In addition to being a leader on the field, Gama is also a leader off the pitch. The defender is currently a member of the Federal Council of the FIGC. The position allows her to have her say in calcio’s governing body and she’s wielded her influence with good measure. Gama was instrumental in the fight to professionalize the women’s game in Italy. As a result, Serie A Femminile will now become a professional league in 2022.
Gama is also the first woman to become the vice-president of the AIC (footballers union). She has also been inducted into the FIGC’s Fondazione Museo del Calcio (football hall of fame). Sara’s captaincy and appointments are proof that in a small way, Italy is trying to progress forward. Lamont Marcell Jacobs and Paola Egonu bringing success to Italy in the Olympics and also being chosen as the nation’s flag bearers would also attest to this progress.
Unfortunately, Salvai’s actions have brought them two steps backward from all this progress. They are also a reminder that Italy still has a long way to go.
It’s also sad that Sara Gama’s achievements rarely if ever, make it into the English-speaking press. The woso media tends to be very insular and does not pay attention to anything that doesn’t happen out of England or the United States. As a consequence of this, Gama’s achievements fly under the radar, while Salvai’s mistakes are magnified at the highest level.
During their pseudo apology that they have always been against discrimination. Earlier this year, they wore special jerseys that had the statistics of racism on them. This included Anti-Asian racism as well. And yet, their actions just six days ago flew in the face of their claim that they’ve ‘always’ been against racism.
I should also add that many Italians themselves have been outraged by these things. Many of them are also outraged over what Juventus did. The situation on the ground is always complex and there are always many nuances. However, the country needs to work on better educating people to prevent things like this from happening in the future.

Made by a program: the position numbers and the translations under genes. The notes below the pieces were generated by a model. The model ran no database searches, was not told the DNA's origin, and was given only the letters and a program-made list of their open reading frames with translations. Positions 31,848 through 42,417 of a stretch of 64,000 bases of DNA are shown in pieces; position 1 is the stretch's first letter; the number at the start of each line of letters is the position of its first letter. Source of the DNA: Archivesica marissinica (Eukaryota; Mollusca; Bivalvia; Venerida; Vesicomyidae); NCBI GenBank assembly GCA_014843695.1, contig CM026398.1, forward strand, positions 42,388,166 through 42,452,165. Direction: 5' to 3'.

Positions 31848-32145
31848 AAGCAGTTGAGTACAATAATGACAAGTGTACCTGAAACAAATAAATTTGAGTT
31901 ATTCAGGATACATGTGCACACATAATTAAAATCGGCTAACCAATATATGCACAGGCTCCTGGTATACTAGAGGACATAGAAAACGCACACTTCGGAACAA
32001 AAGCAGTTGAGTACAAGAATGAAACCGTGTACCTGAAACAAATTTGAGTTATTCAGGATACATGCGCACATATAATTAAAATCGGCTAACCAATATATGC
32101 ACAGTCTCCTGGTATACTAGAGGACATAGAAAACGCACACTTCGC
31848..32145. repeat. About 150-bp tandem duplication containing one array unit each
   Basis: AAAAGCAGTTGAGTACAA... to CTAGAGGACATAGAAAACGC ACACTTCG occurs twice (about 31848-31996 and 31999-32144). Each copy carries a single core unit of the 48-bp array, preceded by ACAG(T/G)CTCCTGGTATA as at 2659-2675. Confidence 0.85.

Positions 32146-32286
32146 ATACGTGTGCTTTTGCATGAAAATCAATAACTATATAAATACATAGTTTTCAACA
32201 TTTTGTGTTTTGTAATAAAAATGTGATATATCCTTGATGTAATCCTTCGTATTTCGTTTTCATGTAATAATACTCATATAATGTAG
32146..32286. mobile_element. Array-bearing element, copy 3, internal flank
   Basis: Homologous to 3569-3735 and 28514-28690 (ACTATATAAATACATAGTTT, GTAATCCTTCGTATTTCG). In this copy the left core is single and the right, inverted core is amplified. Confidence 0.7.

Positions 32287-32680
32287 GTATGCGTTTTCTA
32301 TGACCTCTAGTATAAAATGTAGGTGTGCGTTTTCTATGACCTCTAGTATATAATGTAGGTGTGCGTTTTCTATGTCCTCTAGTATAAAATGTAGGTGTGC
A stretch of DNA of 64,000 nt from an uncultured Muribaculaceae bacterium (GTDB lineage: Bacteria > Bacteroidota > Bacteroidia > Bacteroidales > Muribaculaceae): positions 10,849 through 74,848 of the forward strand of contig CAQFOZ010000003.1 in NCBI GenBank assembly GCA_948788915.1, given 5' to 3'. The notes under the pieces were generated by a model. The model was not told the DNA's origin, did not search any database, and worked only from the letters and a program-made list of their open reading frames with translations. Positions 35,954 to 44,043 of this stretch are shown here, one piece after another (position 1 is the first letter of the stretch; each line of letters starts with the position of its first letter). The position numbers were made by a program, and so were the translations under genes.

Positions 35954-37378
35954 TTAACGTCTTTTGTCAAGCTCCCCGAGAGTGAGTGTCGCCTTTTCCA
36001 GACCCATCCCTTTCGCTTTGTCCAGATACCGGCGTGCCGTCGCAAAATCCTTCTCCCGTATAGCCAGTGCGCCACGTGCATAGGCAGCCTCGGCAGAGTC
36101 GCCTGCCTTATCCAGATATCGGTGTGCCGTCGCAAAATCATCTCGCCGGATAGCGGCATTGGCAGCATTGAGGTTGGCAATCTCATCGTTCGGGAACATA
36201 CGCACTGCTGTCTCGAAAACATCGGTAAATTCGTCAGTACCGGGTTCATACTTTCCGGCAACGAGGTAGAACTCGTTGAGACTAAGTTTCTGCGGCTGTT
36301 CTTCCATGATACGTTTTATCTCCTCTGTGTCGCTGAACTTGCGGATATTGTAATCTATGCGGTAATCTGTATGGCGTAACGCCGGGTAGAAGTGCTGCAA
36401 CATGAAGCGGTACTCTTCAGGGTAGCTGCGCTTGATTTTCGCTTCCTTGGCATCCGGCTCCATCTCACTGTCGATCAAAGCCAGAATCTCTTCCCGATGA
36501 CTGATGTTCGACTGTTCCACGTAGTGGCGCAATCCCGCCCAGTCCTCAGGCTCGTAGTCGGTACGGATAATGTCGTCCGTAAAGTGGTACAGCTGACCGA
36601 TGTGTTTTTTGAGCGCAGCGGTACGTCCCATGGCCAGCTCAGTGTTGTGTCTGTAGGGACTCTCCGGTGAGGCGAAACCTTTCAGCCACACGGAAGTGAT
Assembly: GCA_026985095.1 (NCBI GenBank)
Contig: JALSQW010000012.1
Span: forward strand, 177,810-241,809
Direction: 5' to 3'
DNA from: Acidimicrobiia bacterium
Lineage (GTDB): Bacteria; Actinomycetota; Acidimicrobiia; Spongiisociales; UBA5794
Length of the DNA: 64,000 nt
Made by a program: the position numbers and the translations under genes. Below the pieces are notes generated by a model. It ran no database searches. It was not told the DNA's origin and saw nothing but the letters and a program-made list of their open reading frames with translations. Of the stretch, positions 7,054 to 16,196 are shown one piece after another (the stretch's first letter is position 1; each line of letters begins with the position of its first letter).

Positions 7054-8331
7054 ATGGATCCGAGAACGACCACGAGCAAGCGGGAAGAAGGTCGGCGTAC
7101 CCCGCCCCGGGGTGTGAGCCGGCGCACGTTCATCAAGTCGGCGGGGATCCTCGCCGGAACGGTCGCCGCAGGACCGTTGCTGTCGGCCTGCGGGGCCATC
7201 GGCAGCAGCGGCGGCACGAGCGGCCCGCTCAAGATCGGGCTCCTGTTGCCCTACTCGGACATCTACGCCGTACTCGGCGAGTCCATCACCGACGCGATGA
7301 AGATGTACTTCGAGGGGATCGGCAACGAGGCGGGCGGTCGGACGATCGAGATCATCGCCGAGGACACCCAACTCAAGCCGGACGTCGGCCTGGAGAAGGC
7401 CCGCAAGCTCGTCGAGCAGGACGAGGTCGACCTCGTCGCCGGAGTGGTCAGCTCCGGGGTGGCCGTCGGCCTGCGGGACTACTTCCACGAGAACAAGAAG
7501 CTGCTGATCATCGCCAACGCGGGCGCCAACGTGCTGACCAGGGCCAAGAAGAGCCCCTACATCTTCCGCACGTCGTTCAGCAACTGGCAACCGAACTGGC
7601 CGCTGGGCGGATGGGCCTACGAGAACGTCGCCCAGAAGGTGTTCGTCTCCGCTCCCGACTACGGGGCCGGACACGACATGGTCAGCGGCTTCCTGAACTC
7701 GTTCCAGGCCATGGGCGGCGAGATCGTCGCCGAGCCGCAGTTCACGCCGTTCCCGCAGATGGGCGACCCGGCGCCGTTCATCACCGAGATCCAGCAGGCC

Racism is a common problem in every area of the world. It is also prevalent in other leagues and countries, and the recent abuse of Saka, Sancho, and Rashford after they missed their penalties in the Euro 2020 final, just confirms this. However, the thing that separates Italy from other countries is that they are bad in dealing with these issues.
In England, eleven arrests were made in the wake of the online abuse of the previously mentioned players. In Italy, on the other hand, it often seems like the country is bad at handling these incidents. Oftentimes, the Ultras don’t get punished for their abuse and when they do so, it’s after hours of mealy-mouthed deliberation or debate.
However, before you go thinking that England is somehow a utopia or racial harmony, it is not. A recent advertisement by The Ivy Asia shows just how ignorant people in the country can be. It also shows just how endemic Anti-Asian racism can be.
Not too long ago, Devin Funchess, an NFL wide receiver, made the same gesture that Salvai did. But the fact that Funchess did it and didn’t realize it was offensive shows just how normalized Anti-Asian racism is and how accepted he is all around the world.
The only difference is, Devin has apologized for it. Salvai has yet to apologize for her faux pas. One wonders if Cecilia will also face any discipline for her actions. When Yuli Gurriel mocked Yu Darvish during the 2018 World Series, he was suspended for five games during the next season. Sanja Djurdjevic, a Serbian volleyball player, face similar disciplinary measures when she was caught in 4K making fun of Thailand’s players during a match.
In a perfect world, Ceci would face similar disciplinary actions. Unfortunately, we don’t live in that world.
I’m guessing the club has placed a moratorium on her speaking about this issue, if only so Ceci doesn’t pull out a rope and fasten a noose for herself. Again.
Maybe she wants to apologize but isn’t allowed to say anything about it. Perhaps the weight of her actions is beginning to weigh on her, evident by her poor performance against FC Barcelona in a ‘friendly’ match.
The fact that she hasn’t been allowed to express any regret makes both her and her club look bad. It also leaves me in the position of wondering if I should keep supporting Italy and supporting the Azzurre. I don’t feel comfortable supporting a team with someone like her on it.
I do also realize that it’s also not fair to lump in the rest of the Italian players with her. As was noted before, Valentina Giacinti, her compatriot on the national team, took a knee for Black Lives Matter. Alia Guagni, the team’s vice-captain, also took a knee in a UWCL match against Barcelona. Moreover, Laura Giuliani (Italy’s starting goalkeeper) has also shown her support for the movement.
So, now I feel that I’m at an impasse and have to make a difficult choice. Juve’s actions were stupid and harmful and they have hurt others in more ways than one. Now, they risk isolating fans like me as I don’t feel comfortable supporting any team with Cecilia Salvai in it.
It’s not a position I want to be in. But sadly, if you’re a racial minority, then you’re used to going through things like this.
All I know is that I’ll have a lot to think about in these next few days and a tough choice to make. I’ll let you know what I decide to do in the end.